If you've been searching for a job recently, you have probably realized that there are a lot of people out there looking too. Getting noticed in this sea of competition is the focus of this week's job searching tip.
QUESTION FROM A SUBSCRIBER:
After a year of being unemployed and receiving no replies to hundreds of inquiries, I have finally found a job I really, really want. I crafted a nice cover letter, highlighted why I'm right for the job and emailed that along with my professionally written resume. I'm afraid my reply to the company's posting will be lost in the deluge of resumes they will surely receive. What can I do? I have a specific person's email address, but I do not have her phone number.
If her phone number wasn't listed in the posting, is it acceptable to call the central office and simply ask for her and introduce myself?
There are several methods you can use to get the attention of an employer.
One idea I heard recently that sounded really good was to get a referral from someone currently working at the company. This idea comes from Gerry Crispin, author of the book CareerXRoads. He said he would even go as far as to go to the company's parking lot and when someone comes out of the building, offer them $10 to use their name when sending in your resume.
For example, if you put "Referred by John Smith in your Marketing Department" in the subject line of the message you send to the HR person with your resume attached, that will surely grab their attention and quite possibly make you the #1 person they're considering.
Personally, I would not recommend calling them on the phone if a phone number was not advertised. People who make hiring decisions tend to be very busy and generally view the process of screening through candidates as a chore. Calling the hiring manager before meeting them and without an invitation might stress the person out even more. Other job searching experts may have a different opinion on that. If you know someone working at the company, you might be able to get that person to ask the hiring manager for permission for you to call them. That way you could call and say "John Smith in Marketing referred me to this position and suggested I give you a call."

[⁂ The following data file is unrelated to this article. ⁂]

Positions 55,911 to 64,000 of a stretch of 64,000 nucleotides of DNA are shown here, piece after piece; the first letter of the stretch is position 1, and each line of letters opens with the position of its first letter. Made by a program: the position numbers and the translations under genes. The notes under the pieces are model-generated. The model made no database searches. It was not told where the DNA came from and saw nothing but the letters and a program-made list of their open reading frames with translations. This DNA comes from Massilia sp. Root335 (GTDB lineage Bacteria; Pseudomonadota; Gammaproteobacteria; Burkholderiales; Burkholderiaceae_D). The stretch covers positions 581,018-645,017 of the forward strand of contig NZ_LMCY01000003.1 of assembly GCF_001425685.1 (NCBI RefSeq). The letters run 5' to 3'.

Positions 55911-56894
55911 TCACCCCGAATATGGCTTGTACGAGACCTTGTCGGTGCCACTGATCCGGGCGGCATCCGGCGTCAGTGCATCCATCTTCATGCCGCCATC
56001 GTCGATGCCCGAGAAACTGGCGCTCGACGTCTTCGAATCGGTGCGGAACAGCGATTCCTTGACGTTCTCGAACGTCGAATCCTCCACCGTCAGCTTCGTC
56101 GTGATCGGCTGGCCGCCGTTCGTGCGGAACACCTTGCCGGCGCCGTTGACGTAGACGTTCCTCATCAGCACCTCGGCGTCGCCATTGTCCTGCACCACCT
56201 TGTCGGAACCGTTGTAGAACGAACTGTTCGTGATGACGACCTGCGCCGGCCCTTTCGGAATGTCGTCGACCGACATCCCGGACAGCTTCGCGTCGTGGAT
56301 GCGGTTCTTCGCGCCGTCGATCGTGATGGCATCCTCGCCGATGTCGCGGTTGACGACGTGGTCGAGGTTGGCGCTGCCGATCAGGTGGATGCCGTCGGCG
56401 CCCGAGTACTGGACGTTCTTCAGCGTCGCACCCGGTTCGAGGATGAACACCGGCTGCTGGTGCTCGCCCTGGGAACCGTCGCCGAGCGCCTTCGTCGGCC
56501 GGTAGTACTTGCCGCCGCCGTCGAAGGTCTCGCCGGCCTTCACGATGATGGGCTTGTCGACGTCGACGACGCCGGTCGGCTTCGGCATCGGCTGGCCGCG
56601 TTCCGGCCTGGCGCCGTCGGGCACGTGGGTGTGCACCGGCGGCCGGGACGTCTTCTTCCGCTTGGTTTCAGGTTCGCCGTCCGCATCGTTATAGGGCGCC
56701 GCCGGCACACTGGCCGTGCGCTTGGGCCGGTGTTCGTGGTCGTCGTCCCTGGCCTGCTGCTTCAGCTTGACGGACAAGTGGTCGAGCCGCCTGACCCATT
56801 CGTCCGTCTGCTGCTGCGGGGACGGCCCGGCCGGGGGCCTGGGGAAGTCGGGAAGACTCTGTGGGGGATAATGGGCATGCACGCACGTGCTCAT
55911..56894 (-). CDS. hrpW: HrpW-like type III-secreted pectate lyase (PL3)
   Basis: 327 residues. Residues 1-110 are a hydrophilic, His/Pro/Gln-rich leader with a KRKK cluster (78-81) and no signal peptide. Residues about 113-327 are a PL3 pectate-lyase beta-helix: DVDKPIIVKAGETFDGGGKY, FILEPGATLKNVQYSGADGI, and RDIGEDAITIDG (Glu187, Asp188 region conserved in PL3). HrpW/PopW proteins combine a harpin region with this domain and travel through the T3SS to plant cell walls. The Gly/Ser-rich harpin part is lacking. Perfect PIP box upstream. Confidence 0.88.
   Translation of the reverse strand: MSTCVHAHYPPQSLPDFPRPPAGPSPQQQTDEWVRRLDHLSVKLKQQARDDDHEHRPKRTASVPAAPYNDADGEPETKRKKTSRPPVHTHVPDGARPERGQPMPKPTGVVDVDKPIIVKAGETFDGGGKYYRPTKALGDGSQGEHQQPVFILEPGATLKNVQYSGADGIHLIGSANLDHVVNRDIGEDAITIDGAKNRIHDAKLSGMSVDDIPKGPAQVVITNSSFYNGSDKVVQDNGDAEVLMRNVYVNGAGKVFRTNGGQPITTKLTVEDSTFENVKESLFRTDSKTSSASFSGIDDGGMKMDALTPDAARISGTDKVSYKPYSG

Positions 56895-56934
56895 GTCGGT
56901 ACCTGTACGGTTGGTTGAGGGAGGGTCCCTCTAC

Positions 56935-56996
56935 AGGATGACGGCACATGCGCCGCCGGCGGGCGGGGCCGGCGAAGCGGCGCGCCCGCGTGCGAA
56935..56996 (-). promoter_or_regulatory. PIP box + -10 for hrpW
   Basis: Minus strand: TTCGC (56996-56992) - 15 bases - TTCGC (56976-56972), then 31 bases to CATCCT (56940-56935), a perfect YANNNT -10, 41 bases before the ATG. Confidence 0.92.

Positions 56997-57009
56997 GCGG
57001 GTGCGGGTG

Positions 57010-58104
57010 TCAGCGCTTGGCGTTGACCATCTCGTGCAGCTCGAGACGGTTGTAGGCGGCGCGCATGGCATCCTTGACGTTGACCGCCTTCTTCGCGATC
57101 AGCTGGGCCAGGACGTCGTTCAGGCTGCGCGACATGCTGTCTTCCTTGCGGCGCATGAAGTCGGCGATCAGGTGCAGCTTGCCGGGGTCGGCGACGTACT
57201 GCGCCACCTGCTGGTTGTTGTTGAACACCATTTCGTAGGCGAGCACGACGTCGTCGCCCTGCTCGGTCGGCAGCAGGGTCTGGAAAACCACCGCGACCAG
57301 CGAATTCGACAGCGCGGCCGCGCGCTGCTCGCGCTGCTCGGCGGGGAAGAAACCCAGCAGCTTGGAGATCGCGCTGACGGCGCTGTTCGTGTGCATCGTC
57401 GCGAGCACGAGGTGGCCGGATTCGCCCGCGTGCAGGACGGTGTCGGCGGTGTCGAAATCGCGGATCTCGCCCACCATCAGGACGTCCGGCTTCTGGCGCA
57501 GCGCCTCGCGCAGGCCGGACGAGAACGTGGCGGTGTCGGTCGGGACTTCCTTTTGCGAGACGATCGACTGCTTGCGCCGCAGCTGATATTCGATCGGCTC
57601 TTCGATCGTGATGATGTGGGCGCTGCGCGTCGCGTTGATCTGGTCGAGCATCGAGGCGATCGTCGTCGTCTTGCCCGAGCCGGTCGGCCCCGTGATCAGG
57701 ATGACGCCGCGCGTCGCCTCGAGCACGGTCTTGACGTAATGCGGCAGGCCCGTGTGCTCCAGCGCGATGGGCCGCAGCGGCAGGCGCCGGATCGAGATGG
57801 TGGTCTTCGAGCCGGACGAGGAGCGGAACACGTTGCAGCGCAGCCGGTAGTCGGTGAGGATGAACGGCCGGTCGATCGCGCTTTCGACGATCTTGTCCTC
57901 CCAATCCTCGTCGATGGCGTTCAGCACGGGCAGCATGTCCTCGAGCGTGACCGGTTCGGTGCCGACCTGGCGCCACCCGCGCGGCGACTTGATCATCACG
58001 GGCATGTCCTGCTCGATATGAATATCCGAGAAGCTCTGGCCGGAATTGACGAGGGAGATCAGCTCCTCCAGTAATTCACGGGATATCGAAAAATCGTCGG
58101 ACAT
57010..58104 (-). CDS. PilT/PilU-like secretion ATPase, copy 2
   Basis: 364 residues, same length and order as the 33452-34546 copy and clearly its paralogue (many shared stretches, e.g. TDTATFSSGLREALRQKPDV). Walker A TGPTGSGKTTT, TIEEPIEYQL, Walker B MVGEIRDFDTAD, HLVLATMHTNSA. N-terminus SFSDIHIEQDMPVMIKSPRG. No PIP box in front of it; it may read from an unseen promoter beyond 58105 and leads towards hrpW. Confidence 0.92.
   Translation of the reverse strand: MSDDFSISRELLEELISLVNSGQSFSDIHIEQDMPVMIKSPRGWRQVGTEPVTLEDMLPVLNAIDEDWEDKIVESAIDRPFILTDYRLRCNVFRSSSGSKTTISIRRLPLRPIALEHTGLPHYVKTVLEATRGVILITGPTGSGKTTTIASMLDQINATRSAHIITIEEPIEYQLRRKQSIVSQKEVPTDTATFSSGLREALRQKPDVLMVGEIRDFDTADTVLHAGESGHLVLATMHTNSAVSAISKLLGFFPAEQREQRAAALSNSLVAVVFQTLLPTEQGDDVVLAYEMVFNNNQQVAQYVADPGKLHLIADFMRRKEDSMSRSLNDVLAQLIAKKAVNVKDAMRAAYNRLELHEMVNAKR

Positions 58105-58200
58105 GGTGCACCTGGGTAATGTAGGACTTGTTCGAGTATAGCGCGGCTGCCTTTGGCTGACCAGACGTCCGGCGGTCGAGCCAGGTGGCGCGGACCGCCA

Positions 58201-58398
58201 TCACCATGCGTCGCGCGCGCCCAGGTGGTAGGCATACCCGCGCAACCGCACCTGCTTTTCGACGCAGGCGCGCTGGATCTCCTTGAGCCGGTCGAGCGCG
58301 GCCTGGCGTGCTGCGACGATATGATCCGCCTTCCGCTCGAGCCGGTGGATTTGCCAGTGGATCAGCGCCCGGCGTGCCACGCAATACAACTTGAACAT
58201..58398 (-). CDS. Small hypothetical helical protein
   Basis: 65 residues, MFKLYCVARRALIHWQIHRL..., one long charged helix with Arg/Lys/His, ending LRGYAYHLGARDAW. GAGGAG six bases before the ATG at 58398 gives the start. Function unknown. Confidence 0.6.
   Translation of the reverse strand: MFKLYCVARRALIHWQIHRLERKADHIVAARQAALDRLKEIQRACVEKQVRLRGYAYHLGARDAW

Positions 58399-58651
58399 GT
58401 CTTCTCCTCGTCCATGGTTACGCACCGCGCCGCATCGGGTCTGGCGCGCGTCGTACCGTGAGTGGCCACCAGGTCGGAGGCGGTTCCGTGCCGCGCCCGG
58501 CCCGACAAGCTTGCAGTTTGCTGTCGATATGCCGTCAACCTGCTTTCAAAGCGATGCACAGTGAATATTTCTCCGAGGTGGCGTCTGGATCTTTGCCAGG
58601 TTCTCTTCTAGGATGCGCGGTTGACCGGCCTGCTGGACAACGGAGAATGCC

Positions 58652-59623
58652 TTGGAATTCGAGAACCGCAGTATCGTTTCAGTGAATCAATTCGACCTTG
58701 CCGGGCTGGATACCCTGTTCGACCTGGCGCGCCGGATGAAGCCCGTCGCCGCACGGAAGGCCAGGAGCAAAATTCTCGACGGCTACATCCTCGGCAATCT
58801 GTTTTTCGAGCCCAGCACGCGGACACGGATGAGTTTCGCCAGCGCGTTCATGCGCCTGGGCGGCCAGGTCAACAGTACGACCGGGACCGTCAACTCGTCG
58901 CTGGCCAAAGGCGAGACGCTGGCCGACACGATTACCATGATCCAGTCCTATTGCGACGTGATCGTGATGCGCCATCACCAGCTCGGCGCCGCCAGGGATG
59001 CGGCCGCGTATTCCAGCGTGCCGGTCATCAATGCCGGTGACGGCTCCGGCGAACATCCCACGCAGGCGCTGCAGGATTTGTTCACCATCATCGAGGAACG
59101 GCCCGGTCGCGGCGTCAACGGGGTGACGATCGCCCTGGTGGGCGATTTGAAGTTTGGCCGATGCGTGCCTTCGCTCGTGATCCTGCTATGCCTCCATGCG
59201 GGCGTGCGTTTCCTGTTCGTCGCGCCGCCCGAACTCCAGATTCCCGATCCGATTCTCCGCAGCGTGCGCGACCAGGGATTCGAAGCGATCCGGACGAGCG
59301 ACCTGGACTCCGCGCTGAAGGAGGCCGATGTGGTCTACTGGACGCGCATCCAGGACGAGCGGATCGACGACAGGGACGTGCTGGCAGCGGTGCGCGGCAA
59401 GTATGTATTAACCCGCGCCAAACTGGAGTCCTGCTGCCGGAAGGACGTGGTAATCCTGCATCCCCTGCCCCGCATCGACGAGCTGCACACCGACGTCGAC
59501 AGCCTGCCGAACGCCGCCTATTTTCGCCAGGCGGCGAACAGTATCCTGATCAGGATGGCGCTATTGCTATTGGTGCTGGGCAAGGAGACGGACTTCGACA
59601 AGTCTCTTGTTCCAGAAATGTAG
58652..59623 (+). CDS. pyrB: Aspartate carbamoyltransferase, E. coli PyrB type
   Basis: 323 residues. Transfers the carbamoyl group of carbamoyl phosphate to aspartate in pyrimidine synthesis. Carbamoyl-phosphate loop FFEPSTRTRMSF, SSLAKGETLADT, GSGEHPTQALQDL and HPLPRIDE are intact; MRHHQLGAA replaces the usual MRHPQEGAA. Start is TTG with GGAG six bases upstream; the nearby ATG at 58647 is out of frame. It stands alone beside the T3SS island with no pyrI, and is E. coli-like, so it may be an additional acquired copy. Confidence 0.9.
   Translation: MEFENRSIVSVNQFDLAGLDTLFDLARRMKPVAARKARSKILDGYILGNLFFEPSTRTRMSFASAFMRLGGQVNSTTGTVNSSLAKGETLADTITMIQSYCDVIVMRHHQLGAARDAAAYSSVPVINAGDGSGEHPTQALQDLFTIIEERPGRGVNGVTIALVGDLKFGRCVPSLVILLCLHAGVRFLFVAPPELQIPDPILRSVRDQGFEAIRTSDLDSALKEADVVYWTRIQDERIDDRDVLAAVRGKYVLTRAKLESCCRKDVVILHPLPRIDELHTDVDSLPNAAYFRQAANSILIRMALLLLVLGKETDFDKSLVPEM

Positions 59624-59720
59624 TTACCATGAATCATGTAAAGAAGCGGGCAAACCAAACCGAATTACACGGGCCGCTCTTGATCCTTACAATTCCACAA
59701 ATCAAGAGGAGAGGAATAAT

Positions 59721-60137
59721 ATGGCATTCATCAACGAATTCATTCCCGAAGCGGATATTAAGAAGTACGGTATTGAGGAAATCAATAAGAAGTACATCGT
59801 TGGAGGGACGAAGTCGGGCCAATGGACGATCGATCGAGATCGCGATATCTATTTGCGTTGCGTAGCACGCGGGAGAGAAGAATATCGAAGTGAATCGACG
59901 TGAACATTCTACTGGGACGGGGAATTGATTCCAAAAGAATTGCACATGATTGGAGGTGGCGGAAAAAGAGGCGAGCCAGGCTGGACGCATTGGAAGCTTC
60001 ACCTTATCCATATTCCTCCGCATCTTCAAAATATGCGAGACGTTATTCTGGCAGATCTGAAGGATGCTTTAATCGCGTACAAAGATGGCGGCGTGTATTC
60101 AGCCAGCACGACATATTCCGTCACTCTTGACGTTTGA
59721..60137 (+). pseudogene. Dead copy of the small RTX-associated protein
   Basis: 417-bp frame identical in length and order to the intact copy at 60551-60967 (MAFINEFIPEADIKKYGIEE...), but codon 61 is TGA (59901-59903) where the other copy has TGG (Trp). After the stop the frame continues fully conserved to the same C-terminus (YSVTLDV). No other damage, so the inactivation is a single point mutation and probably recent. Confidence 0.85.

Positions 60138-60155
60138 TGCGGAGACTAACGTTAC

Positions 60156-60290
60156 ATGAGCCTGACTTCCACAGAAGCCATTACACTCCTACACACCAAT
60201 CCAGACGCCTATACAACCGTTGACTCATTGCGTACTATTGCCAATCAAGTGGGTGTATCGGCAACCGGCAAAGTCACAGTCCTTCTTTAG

Aside from the referral idea, you could try coming up with a catchy subject line for the message when you email your resume. For example, if you were applying for a tax accounting job with IBM, you could write something like this in the subject: "CPA with 10 years' experience in technology would love to do IBM's taxes."
Your email is likely to be one of a hundred or more in their inbox. But most people will write just "Resume" or "Applying for accounting position" in the subject. So if you come up with something witty, they'll probably open your message. Hiring managers are bored and stressed office workers like anyone else and if you come up with a way to make their day more entertaining, they'll appreciate it.
Another idea would be to fax your resume in. Again, you could come up with a creative cover page to get their attention. You could send your resume by both fax and email.
These same ideas could be applied when posting your resume on job sites. Instead of just using a standard boilerplate objective statement to start off your resume, try something more interesting like "Cost-cutting CPA looking for a company that wants to super-size their bottom line." Having a creative resume title/position title can also draw recruiters' attention. For example, "Quota Busting Sales Executive" would probably grab a recruiter's attention more than just plain "Sales Executive." It's important to keep in mind your resume is really an advertisement.
Just as with any kind of advertising, your resume not only has to be effective but it has to reach a lot of people for maximum effect.